Jackie Welch sold a lot of suburban real estate for other people during the real estate boom. Now he's selling his own office in the heart of Germantown.
Harold Byrd and Bank of Bartlett were big lenders to blue-chip builders. Now they're scrambling to raise private capital in hopes of avoiding intervention by federal regulators.
Fed chairman Ben Bernanke said last week that the recession is probably over, but the predicaments of Welch and Byrd show that the aftershocks will continue for some time in Memphis and its suburbs. Welch Realty has been in business for 46 years; Bank of Bartlett for 29 years. Welch and Byrd are hard-minded, politically active businessmen. Byrd plans to run for county mayor in 2010. Welch has raised money for the last three county mayors, including A C Wharton, who is running in the special election for Memphis mayor in October.
Welch Realty has been a big player in the commercial and residential real estate market in Germantown and southeast Memphis for nearly 30 years. Welch sold several school sites to the county board of education, thousands of land parcels to homebuilders, and commercial sites along Winchester and Germantown Parkway. His personal loans to former city councilman Edmund Ford's funeral home were the focus of a federal criminal investigation in 2008. Ford was acquitted.
Last week, Welch put his office building on Wolf River Boulevard near Germantown Road on the market. The asking price is $1.6 million. He hopes to stay in it as a tenant for three more years. He said two things prompted him to sell: "One, we're not doing any business, and two, the doctors and their offices have run the prices up out here."
The office is near Campbell Clinic and other medical facilities. Welch said "one or two patients a day wander in here."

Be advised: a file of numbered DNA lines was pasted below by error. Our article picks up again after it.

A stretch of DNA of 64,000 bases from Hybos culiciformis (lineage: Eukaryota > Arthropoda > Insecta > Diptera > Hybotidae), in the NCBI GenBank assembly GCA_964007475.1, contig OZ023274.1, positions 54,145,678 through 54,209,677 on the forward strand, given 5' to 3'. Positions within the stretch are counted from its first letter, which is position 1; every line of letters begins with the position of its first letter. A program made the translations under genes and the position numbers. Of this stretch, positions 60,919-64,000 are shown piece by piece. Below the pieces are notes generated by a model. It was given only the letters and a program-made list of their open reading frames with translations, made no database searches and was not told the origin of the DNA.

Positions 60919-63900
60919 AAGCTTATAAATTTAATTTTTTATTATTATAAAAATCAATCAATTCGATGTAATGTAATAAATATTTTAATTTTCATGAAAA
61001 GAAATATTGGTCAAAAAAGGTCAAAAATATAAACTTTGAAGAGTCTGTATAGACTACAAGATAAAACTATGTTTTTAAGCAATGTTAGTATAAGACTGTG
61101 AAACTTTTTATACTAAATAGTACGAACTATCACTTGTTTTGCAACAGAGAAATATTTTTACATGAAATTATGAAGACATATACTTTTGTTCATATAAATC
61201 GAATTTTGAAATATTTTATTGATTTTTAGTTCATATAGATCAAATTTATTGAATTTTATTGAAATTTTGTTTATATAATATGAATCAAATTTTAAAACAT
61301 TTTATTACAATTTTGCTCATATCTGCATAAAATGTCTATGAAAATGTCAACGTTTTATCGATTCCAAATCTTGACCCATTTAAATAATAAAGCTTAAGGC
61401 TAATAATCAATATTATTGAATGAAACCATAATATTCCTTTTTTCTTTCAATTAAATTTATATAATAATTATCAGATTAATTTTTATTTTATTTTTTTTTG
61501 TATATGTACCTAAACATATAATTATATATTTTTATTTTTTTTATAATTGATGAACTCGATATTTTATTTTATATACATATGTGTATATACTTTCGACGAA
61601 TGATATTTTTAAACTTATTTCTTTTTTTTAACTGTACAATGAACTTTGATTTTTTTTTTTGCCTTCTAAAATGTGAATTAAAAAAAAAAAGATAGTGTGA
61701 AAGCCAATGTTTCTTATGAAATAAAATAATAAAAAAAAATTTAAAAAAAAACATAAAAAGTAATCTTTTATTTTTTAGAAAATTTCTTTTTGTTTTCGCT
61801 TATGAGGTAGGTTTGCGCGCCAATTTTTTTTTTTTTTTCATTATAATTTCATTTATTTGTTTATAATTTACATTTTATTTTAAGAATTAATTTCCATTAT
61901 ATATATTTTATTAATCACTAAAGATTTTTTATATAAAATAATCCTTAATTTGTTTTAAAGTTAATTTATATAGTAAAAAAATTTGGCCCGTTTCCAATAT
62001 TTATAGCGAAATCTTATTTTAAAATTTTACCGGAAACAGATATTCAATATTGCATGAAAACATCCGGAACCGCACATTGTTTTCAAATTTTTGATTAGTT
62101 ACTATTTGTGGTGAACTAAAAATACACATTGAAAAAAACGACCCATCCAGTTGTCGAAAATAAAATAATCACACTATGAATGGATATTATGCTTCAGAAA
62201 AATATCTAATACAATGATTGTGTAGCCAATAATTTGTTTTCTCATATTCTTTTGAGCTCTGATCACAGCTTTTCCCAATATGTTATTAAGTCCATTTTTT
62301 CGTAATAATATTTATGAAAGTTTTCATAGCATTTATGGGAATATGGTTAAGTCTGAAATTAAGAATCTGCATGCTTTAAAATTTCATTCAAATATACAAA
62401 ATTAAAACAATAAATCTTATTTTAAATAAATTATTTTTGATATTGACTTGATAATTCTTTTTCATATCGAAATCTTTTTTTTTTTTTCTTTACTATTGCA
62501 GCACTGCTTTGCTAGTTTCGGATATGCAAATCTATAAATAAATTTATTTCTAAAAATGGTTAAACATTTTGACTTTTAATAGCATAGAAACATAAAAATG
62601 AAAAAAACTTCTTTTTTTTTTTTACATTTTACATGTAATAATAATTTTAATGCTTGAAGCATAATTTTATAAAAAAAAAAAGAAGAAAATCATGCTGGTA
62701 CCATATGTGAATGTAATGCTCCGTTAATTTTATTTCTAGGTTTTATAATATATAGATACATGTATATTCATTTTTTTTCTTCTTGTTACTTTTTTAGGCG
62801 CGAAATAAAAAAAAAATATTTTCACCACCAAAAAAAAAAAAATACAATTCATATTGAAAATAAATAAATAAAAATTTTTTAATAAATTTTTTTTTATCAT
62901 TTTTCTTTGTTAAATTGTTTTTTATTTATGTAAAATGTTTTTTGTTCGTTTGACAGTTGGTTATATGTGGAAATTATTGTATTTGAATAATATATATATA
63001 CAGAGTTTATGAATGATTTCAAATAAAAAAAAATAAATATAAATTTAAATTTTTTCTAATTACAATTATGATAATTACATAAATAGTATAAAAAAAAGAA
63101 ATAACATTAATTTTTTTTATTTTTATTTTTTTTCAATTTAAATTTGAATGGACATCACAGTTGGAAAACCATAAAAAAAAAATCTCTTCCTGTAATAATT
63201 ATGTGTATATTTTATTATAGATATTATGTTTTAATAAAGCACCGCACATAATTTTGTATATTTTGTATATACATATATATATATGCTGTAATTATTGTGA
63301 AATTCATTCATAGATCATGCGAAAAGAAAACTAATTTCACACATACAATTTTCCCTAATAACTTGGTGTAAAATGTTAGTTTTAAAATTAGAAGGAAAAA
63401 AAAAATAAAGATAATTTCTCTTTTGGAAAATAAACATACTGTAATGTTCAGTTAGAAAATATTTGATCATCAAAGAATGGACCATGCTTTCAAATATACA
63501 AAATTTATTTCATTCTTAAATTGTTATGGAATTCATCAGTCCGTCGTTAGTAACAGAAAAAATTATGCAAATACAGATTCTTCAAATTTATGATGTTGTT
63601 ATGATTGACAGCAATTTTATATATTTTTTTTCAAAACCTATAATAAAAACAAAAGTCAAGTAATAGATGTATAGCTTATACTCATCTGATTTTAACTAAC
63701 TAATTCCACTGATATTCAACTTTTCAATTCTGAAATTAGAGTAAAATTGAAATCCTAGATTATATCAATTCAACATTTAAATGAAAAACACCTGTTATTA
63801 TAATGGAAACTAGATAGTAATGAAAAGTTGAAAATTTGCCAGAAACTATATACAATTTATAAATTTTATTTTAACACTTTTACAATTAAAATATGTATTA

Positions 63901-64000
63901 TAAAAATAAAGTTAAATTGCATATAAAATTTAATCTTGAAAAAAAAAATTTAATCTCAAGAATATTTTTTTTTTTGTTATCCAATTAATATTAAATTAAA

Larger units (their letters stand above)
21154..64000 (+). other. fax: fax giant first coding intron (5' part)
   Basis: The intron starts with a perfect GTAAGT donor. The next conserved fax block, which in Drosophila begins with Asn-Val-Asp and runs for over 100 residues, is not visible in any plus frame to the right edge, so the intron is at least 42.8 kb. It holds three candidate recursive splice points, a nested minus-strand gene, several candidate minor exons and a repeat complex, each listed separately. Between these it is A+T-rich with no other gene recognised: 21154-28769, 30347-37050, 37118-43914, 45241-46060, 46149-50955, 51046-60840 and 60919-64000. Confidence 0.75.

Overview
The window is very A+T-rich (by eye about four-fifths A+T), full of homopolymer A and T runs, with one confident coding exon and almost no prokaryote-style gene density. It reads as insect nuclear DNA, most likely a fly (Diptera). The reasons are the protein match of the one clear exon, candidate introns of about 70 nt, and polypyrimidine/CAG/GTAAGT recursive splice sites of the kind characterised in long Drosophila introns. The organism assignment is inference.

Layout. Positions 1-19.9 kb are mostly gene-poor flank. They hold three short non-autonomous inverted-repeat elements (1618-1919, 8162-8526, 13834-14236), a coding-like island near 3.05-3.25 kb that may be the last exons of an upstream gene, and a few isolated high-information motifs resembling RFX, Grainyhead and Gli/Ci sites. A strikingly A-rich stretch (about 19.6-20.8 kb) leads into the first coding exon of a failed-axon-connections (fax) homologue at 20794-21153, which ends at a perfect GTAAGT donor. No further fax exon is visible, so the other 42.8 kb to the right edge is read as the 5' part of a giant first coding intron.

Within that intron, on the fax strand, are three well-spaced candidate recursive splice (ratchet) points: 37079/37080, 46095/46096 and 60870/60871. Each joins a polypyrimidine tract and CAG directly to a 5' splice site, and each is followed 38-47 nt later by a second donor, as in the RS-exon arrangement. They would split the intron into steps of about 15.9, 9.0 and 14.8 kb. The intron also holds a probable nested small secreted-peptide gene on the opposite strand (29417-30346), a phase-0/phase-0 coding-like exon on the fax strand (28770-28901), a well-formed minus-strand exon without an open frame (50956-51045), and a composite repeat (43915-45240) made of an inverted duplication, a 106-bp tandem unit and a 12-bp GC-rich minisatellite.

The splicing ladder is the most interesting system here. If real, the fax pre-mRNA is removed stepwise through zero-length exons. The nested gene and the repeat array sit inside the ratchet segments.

Welch said his company will stay in business, but he doesn't expect things to improve much until 2011, and he sees no return to the high-flying days of a few years ago. In an interview, he ticked off several names of builders he worked with who have gone out of business — Beezer, Matthews, Sweeney, Bronze, Vander Schaaf, Edwards.
"The ones who are left are working out of debt," Welch said. "Really, what we're doing is working for the banks."
He said the underlying problems were subprime loans, loose lending standards, and packaged mortgage products.
"Thieves got us into this situation, but we all benefited from it," he said.
Bank of Bartlett, a $435 million family-run bank, was listed last week as being in the "danger zone" in a report issued by msnbc.com and the Investigative Reporting Workshop at American University and first reported in The Memphis Business Journal. The bank is in the bottom-10 percentile in its peer group of 1,200 banks in several categories of the FDIC's latest rankings, including net income and capitalization.
"That article caught us by surprise," Byrd said. "We are not under any federal action, but we do recognize that we need to raise capital."
Byrd's mayoral candidacy has a prominent group of supporters, including former county mayor Bill Morris, Anfernee "Penny" Hardaway, Maxine Smith, and Welch. Byrd, head of the University of Memphis Rebounders booster club, was hosting a benefit with basketball coach Josh Pastner on Monday. Byrd said the bank will rebound. It lost $8 million last year and projects a loss of $2 million or less this year. The loans that led to the losses were made in 2006. Of 28 foreclosed homes in the bank's portfolio, 17 have been sold, as has a 90-lot subdivision.
"We're a local bank that lent money to the top folks in the Memphis community," he said. "As they have been stressed, so have we. We've taken our hit and are on the way back up."
Local banks like Bank of Bartlett face special challenges.
"We're all in a tough business right now," said homebuilder Jerry Gillis. "The big banks got TARP money to save the banking system, but the little guys have got to raise capital privately."
A West Tennessee banker who asked not to be identified said finding investors isn't easy.
"They can stand around and wait for the FDIC to close you and get the bank for free," he said. "The Byrds probably have time to work it out because there are so many other banks out there with problems as bad or worse."